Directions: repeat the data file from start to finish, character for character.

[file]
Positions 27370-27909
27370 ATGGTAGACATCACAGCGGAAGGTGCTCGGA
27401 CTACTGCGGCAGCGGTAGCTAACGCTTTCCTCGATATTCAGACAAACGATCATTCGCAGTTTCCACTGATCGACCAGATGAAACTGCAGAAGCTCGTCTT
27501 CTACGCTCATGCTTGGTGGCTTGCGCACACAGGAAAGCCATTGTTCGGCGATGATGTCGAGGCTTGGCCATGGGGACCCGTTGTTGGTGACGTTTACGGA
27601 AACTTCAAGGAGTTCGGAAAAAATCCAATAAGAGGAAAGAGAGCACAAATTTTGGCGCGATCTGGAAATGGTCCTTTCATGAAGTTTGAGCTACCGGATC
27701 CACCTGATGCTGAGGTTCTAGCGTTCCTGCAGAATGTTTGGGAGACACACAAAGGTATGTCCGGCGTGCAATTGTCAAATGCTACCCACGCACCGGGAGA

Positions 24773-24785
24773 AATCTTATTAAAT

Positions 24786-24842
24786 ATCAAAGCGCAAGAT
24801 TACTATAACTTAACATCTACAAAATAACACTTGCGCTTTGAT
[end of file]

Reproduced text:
Positions 27370-27909
27370 ATGGTAGACATCACAGCGGAAGGTGCTCGGA
27401 CTACTGCGGCAGCGGTAGCTAACGCTTTCCTCGATATTCAGACAAACGATCATTCGCAGTTTCCACTGATCGACCAGATGAAACTGCAGAAGCTCGTCTT
27501 CTACGCTCATGCTTGGTGGCTTGCGCACACAGGAAAGCCATTGTTCGGCGATGATGTCGAGGCTTGGCCATGGGGACCCGTTGTTGGTGACGTTTACGGA
27601 AACTTCAAGGAGTTCGGAAAAAATCCAATAAGAGGAAAGAGAGCACAAATTTTGGCGCGATCTGGAAATGGTCCTTTCATGAAGTTTGAGCTACCGGATC
27701 CACCTGATGCTGAGGTTCTAGCGTTCCTGCAGAATGTTTGGGAGACACACAAAGGTATGTCCGGCGTGCAATTGTCAAATGCTACCCACGCACCGGGAGA

Positions 24773-24785
24773 AATCTTATTAAAT

Positions 24786-24842
24786 ATCAAAGCGCAAGAT
24801 TACTATAACTTAACATCTACAAAATAACACTTGCGCTTTGAT